The control process is a continuous flow in Taj between measuring, comparing and action. Naturally Taj follows the four steps in the control process: establishing performance standards, measuring actual performance, comparing measured performance against established standards, and taking corrective action.

Step 1: Establish Performance Standards. Taj's Standards are created when objectives are set during the planning process. Its standard is a guideline established as the basis for measurement. It is a precise, explicit statement of expected results from a product, service, machine, individual, or organizational unit. It is usually expressed numerically and is set for quality, quantity, and time. Tolerance is permissible deviation from the standard.

· Time controls relate to deadlines and time constraints. Material controls relate to inventory and material-yield controls. Equipment controls are built into the machinery, imposed on the operator to protect the equipment or the process. Cost controls help ensure cost standards are met. Employee performance controls focus on actions and behaviors of individuals and groups of employees. Examples include absences, tardiness, accidents, quality and quantity of work. Budgets control cost or expense related standards. They identify quantity of materials used and units to be produced.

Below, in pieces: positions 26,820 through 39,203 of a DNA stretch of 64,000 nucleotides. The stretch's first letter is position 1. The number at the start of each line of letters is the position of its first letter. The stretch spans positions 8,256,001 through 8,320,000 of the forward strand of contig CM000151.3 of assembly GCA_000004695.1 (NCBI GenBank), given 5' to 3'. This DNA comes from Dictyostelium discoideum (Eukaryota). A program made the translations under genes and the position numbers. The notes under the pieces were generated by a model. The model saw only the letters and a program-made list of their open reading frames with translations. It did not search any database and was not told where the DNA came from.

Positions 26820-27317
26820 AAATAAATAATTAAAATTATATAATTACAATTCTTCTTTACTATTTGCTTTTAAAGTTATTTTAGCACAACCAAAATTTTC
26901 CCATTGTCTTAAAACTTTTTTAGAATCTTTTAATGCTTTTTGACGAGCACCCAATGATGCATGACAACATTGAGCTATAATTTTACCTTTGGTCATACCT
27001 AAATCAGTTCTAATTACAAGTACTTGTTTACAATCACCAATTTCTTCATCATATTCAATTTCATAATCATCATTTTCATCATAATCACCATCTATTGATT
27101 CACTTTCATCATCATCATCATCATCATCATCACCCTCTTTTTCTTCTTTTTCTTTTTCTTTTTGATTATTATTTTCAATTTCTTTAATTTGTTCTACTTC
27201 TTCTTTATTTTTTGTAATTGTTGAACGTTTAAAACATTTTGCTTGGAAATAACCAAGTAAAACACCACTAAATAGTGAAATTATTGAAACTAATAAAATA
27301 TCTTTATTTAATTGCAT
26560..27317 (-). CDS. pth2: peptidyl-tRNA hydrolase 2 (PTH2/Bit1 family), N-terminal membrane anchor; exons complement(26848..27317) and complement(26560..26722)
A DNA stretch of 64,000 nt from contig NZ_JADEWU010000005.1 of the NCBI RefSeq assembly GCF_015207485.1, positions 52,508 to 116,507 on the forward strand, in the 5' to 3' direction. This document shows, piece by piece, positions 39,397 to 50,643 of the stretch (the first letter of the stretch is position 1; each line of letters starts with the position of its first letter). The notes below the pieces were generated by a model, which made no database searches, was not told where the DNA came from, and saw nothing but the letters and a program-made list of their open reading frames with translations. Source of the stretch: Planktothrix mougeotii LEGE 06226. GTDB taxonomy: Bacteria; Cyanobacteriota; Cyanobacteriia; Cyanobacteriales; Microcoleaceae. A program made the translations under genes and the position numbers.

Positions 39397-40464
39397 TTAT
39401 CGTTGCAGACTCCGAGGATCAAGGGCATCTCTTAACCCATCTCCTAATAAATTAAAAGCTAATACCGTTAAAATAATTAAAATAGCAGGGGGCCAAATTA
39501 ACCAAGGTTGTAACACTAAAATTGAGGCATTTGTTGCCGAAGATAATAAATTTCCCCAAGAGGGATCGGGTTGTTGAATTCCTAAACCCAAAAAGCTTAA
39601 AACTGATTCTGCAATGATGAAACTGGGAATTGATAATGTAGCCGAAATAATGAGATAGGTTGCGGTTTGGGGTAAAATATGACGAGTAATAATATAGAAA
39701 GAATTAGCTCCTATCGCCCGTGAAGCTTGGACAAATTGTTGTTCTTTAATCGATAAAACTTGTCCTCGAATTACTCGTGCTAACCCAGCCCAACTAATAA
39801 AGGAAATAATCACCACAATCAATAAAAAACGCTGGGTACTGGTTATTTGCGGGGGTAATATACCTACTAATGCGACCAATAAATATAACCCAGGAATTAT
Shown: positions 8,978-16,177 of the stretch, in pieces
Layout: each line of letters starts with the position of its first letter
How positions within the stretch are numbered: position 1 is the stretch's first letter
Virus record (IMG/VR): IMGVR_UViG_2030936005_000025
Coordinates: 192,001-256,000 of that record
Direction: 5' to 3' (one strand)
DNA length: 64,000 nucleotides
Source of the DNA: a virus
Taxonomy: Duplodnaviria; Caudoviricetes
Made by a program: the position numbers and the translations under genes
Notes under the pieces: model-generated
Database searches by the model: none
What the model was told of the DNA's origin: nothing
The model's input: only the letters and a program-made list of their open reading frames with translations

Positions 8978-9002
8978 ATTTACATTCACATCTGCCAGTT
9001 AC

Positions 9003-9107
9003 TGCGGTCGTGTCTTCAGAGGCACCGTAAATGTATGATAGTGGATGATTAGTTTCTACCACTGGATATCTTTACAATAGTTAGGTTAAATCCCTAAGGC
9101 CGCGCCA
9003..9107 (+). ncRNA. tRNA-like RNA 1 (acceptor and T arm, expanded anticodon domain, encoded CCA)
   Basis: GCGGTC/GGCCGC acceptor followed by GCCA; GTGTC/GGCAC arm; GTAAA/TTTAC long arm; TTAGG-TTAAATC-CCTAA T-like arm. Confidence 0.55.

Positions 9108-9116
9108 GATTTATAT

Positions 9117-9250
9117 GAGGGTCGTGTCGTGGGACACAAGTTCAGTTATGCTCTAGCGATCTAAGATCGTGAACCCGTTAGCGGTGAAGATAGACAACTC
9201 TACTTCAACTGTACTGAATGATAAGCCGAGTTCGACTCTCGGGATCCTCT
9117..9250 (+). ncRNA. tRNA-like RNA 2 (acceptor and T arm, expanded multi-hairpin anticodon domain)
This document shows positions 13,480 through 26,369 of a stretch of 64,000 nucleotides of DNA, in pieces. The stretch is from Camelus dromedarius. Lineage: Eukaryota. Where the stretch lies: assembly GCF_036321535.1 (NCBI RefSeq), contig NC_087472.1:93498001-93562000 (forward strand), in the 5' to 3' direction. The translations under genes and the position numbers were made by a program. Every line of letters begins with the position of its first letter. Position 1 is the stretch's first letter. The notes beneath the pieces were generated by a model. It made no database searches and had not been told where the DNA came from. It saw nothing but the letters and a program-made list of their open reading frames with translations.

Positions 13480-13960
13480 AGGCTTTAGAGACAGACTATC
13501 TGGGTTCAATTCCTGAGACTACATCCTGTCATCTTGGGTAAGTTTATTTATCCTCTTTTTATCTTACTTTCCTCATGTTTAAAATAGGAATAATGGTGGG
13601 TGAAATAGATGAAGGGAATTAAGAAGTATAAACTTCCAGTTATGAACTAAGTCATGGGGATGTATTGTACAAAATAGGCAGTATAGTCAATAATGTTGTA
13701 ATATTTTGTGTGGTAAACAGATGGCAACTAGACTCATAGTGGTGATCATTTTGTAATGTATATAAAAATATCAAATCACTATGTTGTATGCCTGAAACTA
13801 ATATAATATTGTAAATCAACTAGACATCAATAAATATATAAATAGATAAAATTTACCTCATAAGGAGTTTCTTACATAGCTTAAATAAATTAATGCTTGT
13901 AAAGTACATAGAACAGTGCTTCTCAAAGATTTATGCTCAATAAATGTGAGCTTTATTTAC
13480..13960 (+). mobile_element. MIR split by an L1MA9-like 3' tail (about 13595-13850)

· Financial controls facilitate achieving the organization's profit motive. One method of financial controls is budgets. Budgets allocate resources to important activities and provide supervisors with quantitative standards against which to compare resource consumption. They become control tools by pointing out deviations between the standard and actual consumption.